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Bit Bucket*
  • n. The universal data sink (originally, the mythical receptacle used to catch bits when they fall off the end of a register during a shift instruction). Discarded, lost, or destroyed data is said to have `gone to the bit bucket'. On UNIX, often used for /dev/null. Sometimes amplified as `the Great Bit Bucket in the Sky'.
  • The place where all lost mail and news messages eventually go. The selection is performed according to Finagle's Law; important mail is much more likely to end up in the bit bucket than junk mail, which has an almost 100% probability of getting delivered. Routing to the bit bucket is automatically performed by mail-transfer agents, news systems, and the lower layers of the network.
  • The ideal location for all unwanted mail responses "Flames about this article to the bit bucket. " Such a request is guaranteed to overflow one's mailbox with flames.
  • Excuse for all mail that has not been sent. "I mailed you those figures last week; they must have landed in the bit bucket. " Compare black hole. This term is used purely in jest. It is based on the fanciful notion that bits are objects that are not destroyed but only misplaced.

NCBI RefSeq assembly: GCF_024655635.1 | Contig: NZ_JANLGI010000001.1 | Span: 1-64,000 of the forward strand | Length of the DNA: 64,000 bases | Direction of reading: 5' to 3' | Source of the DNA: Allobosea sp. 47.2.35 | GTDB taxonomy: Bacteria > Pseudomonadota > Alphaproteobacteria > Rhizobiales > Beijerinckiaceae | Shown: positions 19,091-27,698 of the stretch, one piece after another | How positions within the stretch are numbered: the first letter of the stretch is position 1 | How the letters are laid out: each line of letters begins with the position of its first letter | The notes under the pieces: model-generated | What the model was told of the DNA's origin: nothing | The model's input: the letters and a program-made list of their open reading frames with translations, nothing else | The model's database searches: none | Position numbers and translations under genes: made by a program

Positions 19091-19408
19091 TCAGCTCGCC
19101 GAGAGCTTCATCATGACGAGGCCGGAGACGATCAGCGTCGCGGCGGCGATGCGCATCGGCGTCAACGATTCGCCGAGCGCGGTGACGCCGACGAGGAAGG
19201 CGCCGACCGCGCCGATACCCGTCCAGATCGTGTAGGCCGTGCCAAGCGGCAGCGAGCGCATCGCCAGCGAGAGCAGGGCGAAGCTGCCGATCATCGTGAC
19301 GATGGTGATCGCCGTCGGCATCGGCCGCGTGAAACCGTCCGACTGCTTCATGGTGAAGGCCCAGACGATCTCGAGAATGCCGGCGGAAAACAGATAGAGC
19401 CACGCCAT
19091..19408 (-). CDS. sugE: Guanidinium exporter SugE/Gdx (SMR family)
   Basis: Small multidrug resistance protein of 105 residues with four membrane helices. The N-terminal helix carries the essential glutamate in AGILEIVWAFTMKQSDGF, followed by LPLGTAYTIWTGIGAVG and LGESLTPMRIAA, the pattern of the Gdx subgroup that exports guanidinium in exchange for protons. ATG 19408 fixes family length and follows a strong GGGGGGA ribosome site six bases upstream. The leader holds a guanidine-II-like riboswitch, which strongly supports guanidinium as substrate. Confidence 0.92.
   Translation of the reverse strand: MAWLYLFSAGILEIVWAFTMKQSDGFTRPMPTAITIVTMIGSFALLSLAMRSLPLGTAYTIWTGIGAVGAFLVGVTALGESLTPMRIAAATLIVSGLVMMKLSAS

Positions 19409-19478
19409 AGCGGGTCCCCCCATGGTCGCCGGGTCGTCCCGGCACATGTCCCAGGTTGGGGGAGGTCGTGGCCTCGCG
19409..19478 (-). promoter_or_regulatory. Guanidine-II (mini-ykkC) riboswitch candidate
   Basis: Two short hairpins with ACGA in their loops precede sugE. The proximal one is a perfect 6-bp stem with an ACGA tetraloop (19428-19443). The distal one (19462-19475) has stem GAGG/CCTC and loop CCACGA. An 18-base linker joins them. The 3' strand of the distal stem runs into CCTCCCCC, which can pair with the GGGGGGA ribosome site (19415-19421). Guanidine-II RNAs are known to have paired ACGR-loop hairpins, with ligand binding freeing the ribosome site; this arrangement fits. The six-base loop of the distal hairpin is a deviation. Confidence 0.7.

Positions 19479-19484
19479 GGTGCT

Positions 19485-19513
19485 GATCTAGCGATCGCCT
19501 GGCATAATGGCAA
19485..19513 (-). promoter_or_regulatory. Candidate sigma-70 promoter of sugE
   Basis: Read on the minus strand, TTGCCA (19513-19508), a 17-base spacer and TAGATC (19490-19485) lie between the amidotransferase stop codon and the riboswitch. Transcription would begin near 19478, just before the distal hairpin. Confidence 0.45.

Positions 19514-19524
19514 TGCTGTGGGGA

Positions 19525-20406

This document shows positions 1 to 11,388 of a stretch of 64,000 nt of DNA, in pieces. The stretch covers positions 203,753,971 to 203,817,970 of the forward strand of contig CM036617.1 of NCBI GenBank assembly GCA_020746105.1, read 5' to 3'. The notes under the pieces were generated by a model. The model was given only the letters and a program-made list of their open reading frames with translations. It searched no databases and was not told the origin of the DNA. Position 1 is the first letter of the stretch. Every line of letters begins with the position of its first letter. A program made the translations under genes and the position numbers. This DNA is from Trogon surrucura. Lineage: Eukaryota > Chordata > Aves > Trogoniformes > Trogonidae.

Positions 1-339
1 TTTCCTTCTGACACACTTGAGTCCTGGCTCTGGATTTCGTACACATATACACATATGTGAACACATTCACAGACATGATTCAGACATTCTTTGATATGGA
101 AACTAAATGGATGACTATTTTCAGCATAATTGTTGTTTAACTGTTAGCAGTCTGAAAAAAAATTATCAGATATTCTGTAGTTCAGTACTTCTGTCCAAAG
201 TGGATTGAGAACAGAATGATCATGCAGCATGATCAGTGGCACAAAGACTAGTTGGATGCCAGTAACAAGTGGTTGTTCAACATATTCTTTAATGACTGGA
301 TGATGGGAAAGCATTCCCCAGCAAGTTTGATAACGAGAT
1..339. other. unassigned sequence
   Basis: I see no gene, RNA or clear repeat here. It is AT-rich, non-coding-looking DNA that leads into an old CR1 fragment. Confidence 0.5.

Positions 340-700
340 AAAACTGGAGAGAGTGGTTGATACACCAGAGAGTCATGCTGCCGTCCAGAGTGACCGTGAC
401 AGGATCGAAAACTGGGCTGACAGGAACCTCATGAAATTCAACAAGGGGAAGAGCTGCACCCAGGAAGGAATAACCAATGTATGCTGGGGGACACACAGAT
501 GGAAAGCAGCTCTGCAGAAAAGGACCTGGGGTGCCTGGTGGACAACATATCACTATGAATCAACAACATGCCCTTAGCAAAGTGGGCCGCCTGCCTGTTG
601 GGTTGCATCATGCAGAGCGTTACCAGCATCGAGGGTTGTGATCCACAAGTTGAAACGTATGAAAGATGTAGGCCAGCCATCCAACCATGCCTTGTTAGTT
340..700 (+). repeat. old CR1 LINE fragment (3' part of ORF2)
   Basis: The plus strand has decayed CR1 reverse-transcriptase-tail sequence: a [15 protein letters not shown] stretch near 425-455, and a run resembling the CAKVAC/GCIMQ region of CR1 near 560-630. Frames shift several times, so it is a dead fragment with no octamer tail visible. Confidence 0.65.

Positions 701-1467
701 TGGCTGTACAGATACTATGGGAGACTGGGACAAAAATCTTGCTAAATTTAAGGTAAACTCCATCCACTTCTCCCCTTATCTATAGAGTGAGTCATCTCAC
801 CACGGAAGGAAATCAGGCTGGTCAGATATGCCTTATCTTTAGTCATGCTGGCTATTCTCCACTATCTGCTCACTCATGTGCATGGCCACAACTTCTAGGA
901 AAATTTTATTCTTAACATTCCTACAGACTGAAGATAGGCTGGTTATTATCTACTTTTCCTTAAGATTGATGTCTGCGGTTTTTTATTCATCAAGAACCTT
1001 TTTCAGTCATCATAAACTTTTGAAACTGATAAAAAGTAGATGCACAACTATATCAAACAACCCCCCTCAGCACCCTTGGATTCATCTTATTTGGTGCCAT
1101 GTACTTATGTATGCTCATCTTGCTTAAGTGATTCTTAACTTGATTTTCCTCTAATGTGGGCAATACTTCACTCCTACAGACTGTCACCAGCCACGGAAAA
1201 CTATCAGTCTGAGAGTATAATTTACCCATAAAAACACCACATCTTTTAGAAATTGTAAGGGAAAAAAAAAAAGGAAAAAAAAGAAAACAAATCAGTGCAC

• This appears to have been a mutation of an earlier term `bit box', about which the same legend was current; old-time hackers also report that trainees used to be told that when the CPU stored bits into memory it was actually pulling them `out of the bit box'. See also chad box.
  • Another variant of this legend has it that, as a consequence of the `parity preservation law', the number of 1 bits that go to the bit bucket must equal the number of 0 bits. Any imbalance results in bits filling up the bit bucket. A qualified computer technician can empty a full bit bucket as part of scheduled maintenance.